- Getting a brief look at Delilah's lookout was a nice ending. She's far neater than Henry, and I like that you see the picture she drew of you, her tequila bottle, and I love that she stole the Pork Pond sign. I just wish there was a bit more of her personality to be found there.
- Although many players complained about the ending, I thought it fit the theme of the game perfectly.
- The ending sequence with the photos you took, as well as those that were already in the camera was a great way to end the game.
- I like how there are multiple in-game connections to Gone Home, a similar game which I also loved, including one of the novels, and the Christmas duck.
- The game has built-in commentary which is always fantastic for a game nut like me.
- On several occasions I was unable to talk to Delilah about a specific topic. This was either because I couldn't stop what I was doing fast enough to respond, or because I triggered further dialogue that negated previous dialogue. In both cases, I didn't like this aspect of the game.
- The cave section was already creepy in its own right, but I think the designers missed making it even creepier. Instead, it's so bright that you don't even need the flashlight.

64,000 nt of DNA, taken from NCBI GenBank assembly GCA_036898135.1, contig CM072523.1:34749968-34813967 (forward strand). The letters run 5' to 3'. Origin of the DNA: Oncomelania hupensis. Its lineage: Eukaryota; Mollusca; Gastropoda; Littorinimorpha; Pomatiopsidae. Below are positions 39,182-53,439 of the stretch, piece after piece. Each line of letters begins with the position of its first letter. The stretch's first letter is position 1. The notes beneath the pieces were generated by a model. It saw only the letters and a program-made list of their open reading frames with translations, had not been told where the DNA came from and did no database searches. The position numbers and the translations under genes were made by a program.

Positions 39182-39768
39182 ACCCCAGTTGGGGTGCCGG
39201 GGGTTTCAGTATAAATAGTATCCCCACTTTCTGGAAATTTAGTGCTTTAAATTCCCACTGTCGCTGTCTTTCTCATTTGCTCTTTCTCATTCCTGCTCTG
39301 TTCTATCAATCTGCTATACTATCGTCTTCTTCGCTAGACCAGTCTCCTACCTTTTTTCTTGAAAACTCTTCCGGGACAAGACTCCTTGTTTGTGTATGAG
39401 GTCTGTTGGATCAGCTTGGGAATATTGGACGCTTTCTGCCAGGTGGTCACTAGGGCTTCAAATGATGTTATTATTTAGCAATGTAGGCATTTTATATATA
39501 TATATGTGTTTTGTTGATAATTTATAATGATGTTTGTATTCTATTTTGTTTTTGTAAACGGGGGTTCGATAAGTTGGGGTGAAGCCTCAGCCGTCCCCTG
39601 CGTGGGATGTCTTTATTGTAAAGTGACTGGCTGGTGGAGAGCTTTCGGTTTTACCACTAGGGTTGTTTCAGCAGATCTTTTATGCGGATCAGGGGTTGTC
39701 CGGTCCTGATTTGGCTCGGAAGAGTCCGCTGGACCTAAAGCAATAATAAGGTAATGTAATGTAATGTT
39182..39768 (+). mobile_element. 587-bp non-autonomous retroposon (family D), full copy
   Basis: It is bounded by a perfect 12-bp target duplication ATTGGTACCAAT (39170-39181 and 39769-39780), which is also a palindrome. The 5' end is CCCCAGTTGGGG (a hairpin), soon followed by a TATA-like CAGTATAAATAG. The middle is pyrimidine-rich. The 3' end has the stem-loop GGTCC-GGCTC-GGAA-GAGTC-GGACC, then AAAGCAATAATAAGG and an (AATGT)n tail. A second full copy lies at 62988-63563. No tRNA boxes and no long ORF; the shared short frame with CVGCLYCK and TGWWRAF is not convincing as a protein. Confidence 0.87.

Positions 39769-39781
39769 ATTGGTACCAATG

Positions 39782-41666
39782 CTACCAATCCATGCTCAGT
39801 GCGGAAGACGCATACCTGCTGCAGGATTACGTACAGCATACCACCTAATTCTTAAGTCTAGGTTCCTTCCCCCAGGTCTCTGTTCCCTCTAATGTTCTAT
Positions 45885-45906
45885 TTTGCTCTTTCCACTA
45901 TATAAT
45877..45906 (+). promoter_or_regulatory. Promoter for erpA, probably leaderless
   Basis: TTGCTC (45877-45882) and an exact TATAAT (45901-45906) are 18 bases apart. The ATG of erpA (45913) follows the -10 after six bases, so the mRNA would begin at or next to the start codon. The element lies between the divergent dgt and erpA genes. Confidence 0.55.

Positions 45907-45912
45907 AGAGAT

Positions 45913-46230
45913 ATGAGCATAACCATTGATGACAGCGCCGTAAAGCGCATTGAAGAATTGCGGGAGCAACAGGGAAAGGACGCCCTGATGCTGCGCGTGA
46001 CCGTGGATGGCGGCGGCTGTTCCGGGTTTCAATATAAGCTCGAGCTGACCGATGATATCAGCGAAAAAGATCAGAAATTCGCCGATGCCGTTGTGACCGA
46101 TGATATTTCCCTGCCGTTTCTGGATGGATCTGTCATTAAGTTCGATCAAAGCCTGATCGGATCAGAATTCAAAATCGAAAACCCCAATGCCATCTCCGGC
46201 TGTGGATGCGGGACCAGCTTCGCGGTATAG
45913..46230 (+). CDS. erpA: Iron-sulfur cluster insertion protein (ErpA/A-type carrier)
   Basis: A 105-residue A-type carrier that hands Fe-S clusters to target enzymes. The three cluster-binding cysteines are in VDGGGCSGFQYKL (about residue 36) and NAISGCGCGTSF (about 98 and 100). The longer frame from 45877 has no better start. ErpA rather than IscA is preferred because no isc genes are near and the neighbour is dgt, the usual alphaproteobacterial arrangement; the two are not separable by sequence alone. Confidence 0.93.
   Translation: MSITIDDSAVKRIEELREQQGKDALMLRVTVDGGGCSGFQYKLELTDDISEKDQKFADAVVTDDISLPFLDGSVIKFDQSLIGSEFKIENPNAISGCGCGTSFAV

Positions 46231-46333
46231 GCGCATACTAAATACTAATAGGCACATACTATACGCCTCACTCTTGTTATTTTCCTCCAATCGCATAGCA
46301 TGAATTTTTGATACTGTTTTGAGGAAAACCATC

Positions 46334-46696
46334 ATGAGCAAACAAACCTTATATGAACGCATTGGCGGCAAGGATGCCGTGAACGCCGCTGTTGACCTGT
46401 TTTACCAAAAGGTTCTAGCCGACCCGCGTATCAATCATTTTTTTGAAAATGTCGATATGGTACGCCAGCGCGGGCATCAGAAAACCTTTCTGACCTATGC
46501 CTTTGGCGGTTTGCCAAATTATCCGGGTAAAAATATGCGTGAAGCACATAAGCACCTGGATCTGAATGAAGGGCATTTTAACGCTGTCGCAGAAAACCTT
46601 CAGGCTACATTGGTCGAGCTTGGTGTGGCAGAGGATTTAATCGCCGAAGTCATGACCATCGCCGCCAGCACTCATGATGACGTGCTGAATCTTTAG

- It felt like I should have been solving a mystery from all the pieces of evidence I found throughout the park, and how they get setup in your tower. I spent a little time studying the clues and trying to make connections among the various characters, but, in the end, the mystery is solved for you.
- If Delilah was able to hike all the way down to Cottonwood Creek, and change the lock on the box to ensure Henry got the radio safely, why didn't she just go to his tower and give it to him directly? And how did she get a brand new radio being out in the middle of nowhere anyway?
- There is no way Brian's fort would have lasted outside for a few months, let alone three years in the wilderness. Also, his backpack wasn't exactly hidden, surely someone else would have found it before you.
- There are a couple of bugs in the 3D environment, like trees buried too deep in the ground so they sway through the dirt, shrubs placed inside of rocks, or trees hovering a foot above the ground. Also, on more than one occasion, the distant background popped into existence and should have been occluded better.
- From Delilah's vantage, it seems very unlikely that she wouldn't have been able to see all the chain link fencing from being erected around Wapiti Meadow.
- It would have been nice if the things you did throughout the game actually affected the ending in some way. For example, putting your wedding ring back on, taking certain things with you or leaving them behind, etc.
- While I love the fact that the game has commentary, I would have preferred the player had more control over it. You often miss the chance to hear certain commentary because the days end outside of your control, and you miss a lot of the game's dialogue which continues even while you're listening to commentary.
- I was mildly disappointed that the Etta James song was not included on the soundtrack.